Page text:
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PRI's Environmental News Magazine

Science Note/New Organs On Demand

Air Date: Week of April 12, 2013

stream/download this segment as an MP3 file

The multi-arm bio-printer (photograph: Yin Yu, University of Iowa)

This month, University of Iowa researchers announced a breakthrough in bioengineering.  In this week’s Note on Emerging Science, Naomi Arenberg reports that the first multi-arm bio-printer might be able to create new organs.

Transcript

CURWOOD: It's Living On Earth, I'm Steve Curwood. Just ahead, tides ebb and flow like clock-work twice a day - but that doesn't ensure smooth sailing for tidal power. First here's this note on emerging science from Naomi Arenberg.

[MUSIC]

ARENBERG: A breakthrough in printer technology could make it possible for scientists to manufacture human organs in the laboratory. These bio-printers rely on mechanisms that resemble the old dot-matrix system, except that, instead of spraying dots of traditional ink, they spray “bio-ink.” That’s a solution of living cells and a thick liquid biomaterial that helps the cell grow into living tissue, once printed onto a surface. A container of this “bio-ink” is fastened to the end of a printer “arm,” which scans back and forth to print a row of dots on each pass.

The bio-printer is not a new idea, but now a new design by University of Iowa engineers enables specific tissue cells to be printed alongside blood vessel cells so fast, it’s almost simultaneous. This means that those tissue-specific cells can grow and develop with their own blood vessels, ensuring a flow of nutrients to the fragile, young tissue and hastening its development.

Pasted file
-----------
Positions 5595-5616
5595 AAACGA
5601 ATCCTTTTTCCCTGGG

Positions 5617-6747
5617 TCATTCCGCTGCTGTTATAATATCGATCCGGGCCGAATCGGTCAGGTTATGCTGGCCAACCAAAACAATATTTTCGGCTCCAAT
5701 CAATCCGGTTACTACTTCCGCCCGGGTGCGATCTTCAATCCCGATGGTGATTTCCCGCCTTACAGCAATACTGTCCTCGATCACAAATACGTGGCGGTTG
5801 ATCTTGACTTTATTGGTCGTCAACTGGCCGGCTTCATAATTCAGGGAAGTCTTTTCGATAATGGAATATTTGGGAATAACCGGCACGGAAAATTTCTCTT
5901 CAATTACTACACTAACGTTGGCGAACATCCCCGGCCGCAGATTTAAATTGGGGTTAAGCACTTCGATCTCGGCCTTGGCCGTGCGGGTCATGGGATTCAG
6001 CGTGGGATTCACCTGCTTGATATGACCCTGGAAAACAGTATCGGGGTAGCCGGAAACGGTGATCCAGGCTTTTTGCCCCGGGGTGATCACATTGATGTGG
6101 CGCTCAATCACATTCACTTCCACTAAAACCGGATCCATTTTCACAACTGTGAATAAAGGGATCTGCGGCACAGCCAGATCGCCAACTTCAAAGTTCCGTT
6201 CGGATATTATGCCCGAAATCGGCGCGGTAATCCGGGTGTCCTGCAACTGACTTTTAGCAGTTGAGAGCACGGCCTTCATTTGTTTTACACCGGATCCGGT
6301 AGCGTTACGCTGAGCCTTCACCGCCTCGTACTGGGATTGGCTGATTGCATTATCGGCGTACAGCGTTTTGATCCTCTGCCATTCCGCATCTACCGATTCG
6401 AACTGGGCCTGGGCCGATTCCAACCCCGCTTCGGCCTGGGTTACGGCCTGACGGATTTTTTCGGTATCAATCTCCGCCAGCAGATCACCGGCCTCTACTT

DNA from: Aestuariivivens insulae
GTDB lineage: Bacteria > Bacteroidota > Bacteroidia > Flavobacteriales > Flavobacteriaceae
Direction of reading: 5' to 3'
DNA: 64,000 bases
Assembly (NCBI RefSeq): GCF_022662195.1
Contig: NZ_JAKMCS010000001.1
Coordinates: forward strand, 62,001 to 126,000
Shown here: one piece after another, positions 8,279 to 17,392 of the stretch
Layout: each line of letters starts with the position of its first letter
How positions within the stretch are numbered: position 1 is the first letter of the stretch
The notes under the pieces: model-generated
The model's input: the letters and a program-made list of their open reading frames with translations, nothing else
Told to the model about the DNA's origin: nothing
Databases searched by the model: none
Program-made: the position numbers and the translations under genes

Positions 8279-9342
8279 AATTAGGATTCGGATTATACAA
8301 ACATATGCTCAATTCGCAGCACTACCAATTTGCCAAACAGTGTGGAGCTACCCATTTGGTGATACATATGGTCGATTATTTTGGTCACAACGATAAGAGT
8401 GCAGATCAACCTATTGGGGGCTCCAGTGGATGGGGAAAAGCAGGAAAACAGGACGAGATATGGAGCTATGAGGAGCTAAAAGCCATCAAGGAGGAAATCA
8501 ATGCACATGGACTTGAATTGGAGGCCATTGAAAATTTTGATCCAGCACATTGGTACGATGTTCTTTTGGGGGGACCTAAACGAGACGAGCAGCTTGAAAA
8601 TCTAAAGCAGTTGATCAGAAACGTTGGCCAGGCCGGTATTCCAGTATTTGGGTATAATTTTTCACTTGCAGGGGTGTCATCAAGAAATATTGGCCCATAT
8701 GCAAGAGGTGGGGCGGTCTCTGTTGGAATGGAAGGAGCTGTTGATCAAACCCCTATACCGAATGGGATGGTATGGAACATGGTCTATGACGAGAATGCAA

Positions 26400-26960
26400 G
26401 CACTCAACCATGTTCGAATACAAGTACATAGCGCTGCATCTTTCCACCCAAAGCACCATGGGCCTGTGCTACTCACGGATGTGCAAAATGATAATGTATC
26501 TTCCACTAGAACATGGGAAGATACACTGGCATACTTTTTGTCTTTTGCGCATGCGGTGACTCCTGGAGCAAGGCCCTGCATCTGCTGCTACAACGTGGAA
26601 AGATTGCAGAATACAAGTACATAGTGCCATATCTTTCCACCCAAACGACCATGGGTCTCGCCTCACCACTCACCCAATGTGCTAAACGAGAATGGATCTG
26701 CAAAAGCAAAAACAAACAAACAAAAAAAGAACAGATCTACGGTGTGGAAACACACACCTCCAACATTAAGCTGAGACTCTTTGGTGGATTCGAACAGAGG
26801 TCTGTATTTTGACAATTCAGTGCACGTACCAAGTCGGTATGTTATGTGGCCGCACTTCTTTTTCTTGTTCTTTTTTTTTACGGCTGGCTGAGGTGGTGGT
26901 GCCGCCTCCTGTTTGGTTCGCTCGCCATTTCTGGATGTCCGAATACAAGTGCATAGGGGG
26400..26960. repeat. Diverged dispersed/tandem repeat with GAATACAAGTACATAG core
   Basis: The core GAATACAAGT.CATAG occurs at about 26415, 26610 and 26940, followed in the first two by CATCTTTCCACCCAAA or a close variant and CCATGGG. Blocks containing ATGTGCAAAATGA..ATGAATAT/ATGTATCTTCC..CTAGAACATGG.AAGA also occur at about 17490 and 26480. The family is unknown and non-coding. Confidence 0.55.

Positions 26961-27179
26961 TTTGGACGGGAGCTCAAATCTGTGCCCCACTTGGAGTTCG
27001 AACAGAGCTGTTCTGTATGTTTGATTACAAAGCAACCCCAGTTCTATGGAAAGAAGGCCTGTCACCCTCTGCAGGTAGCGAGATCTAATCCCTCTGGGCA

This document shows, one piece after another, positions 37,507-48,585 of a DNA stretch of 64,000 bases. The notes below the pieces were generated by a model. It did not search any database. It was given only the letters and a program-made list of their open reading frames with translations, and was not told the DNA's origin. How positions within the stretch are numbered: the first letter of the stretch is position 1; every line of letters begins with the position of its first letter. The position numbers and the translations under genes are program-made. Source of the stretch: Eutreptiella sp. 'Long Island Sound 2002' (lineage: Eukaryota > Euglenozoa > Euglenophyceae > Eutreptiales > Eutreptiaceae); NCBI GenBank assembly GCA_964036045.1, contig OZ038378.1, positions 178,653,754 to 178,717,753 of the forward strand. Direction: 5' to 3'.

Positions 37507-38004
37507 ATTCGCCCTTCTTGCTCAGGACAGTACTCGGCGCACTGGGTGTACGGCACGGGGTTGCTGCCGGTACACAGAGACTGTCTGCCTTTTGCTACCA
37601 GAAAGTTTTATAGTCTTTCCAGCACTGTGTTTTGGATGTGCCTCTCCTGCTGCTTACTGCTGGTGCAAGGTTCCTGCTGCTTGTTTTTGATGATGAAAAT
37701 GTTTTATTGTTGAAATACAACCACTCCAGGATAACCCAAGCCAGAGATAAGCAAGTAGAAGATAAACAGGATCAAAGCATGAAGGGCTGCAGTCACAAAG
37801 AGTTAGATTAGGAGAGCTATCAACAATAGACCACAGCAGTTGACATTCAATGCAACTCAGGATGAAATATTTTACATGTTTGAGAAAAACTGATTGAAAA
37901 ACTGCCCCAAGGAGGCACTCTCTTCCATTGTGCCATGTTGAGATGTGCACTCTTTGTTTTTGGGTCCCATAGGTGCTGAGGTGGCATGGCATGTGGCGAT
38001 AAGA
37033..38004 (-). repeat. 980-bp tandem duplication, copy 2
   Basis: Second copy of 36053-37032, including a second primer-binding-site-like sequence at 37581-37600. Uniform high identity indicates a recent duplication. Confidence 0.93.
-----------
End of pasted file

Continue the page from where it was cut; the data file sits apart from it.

What makes this possible is a double-arm printer. Until now, printers had only one arm, which laid down only a single line of bio-ink. The research team hopes to print human organs for transplant within five to 10 years. One of the first of these could be a pancreatic organ that could be implanted anywhere in the body to regulate glucose level. Now that people are living longer, the demand for replacement organs is far out-pacing supply. Perhaps the laboratory will be able to help fill the gap.

That’s this week’s note on emerging science. I’m Naomi Arenberg.

 

Links

The University of Iowa’s newsletter about the bioprinter with a video

Do-it-yourself bioprinter

Ted talk about printing a human kidney

Link to article, “Development of a valve-based cell printer for the formation of human embryonic stem cell spheroid aggregates.”

 

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